The Canadian Maritimes Part 2 of 2
Left to right. City Market in St. John, N.B. Great place to find most anything, including lunch. Roosevelt Cottage, Campobello Island, N.B. Middle Head Hike, Cape Breton National Park, N.S.
Article and photos by Joe Gschwendtner
Part two features the large southern provinces, New Brunswick and Nova Scotia. Should you have more time, consider pastoral, Scotland-like Prince Edward Island. The Confederation Bridge to get there is eight miles long, an attraction itself.
Motoring from the U.S. is a long journey. Ferries offer a bypass to Yarmouth, Nova Scotia but one skips New Brunswick. Flying into Halifax and renting a car is another option. We’ve done it both ways; this was the auto route allowing greater appreciation of New Brunswick.
Entering New Brunswick, we enjoyed Campobello Island, Franklin Roosevelt’s family retreat. The 34-room Roosevelt Cottage offers fascinating insights on the man himself and presidential history. Hiking options add extra value to this leafy international park. Further east is St. Andrews, an exquisitely picturesque Atlantic Coast village and well worth your time.
We visited two other New Brunswick cities: Fredericton – the capital, and St. John. Both were inviting, Fredericton having idyllic appeal. There, the St. John River winds its way lazily along the northern periphery. Queen Street showcases many restaurants (our favorite: the 540 Kitchen and Bar), shops, and government buildings: the old in the Garrison District and the new, not far away. The Urban Walk was a highlight that included passage on an old railroad trestle and many manicured paths. St. John, much bigger, offers a visit to a working port city. It is hilly and walkable, with breathtaking cliffs and rapids. Browse the City Market.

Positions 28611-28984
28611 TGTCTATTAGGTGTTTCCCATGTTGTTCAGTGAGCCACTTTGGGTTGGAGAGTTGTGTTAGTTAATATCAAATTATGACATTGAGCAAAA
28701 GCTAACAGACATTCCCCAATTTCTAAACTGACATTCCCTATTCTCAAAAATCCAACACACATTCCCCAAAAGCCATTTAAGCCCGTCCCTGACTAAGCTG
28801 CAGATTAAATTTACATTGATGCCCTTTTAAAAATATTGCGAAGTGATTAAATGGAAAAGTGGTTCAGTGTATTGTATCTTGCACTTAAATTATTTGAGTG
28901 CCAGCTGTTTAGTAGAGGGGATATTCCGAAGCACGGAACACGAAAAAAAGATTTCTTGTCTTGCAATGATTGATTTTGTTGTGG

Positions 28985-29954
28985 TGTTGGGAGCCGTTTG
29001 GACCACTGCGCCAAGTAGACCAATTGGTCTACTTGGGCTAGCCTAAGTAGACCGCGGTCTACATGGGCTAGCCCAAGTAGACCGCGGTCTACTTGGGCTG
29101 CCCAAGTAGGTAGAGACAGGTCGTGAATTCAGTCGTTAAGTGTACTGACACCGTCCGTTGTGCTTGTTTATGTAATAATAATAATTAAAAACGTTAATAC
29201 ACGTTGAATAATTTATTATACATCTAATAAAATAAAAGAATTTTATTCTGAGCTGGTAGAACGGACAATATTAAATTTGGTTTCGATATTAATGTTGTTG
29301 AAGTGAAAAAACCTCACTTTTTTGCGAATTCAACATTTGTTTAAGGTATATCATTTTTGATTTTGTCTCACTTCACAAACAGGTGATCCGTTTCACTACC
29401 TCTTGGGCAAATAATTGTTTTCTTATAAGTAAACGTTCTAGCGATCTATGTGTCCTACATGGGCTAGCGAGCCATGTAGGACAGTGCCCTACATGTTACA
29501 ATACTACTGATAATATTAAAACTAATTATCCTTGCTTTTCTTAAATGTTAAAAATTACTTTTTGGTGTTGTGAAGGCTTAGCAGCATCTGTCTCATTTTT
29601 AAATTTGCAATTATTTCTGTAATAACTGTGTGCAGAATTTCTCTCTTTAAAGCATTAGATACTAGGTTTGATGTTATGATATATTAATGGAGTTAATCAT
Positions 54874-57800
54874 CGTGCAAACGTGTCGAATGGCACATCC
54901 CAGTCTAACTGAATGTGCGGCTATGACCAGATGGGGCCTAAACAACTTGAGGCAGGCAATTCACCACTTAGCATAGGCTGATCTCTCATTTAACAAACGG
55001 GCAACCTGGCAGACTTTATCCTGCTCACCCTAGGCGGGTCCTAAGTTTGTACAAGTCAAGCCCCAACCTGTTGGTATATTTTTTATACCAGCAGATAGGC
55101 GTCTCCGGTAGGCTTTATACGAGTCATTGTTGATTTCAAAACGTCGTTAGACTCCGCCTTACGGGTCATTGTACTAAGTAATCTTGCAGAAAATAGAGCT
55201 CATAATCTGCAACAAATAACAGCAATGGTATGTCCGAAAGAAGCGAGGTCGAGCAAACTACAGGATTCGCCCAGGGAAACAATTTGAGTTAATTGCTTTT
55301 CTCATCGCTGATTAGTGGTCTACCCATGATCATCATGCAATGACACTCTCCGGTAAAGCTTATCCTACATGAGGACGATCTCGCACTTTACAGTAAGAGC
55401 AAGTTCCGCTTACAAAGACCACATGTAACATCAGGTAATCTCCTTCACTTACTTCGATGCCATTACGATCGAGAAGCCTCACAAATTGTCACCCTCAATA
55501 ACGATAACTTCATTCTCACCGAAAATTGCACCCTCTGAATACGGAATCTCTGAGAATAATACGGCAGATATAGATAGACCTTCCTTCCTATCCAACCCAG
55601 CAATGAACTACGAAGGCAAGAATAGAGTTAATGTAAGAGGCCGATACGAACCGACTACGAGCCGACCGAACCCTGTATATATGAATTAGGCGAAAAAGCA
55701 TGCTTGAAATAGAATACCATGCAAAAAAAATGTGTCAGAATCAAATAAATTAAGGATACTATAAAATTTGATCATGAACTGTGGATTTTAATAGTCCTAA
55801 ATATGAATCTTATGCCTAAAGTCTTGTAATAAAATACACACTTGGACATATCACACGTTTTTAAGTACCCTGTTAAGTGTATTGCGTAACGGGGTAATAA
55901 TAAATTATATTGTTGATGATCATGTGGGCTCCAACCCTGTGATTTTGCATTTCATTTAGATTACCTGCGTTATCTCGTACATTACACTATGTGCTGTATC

The principal attraction, further north, is Bay of Fundy National Park, where tides of one billion tons move as much as 45 feet in 12 hours. Spectacular visuals, hiking trails, and canoeing opportunities abound. Don’t miss it!
Most of your lower Maritimes trip should be invested in Nova Scotia. Terrain is varied and stunning, attractions everywhere. Imbibe in its heritage: four jiggers of British Isles and one shot of French Acadian.
Halifax has panache. Make time for it. Denver-sized, fresh and airy, it has a redeveloped waterfront chock full of art, people and tantalizing cuisine. Within the city are fascinating museums, most notable the Immigration and Maritime collections (including the mind-boggling story of the world’s greatest non-nuclear explosion, a munitions ship harbor collision that leveled Halifax).
Hopscotching around Nova Scotia takes careful planning. The southwest shore offers extraordinary seascapes, especially near Peggy’s Cove and the much-photographed Lunenburg area. We then chose to spend our remaining time on Cape Breton Island, finding a potpourri of attractions natural and man-made:
– Judique’s Celtic Music Center: remarkable entertainment!
– Cape Breton National Park: Rugged beauty. Favorite hikes: La Chemin de Butterau, Skyline (possible moose sightings), and Middle Head.
– Aucoin Bakery: Cheticamp.
– Baddeck: Lobster dinners, Alexander Graham Bell Museum (communication and aviation pioneer).
– Louisbourg Fortress (Sydney): Original French Fort (1719-1745). Taken via siege by British. Staffed by actors who bring the community alive. (Built by government workfare program when local coal mines closed).
Nova Scotia alone is a breathtaking vacation venue – two islands. The depth of your enjoyment depends on the success of your game plan. Don’t leave home without one.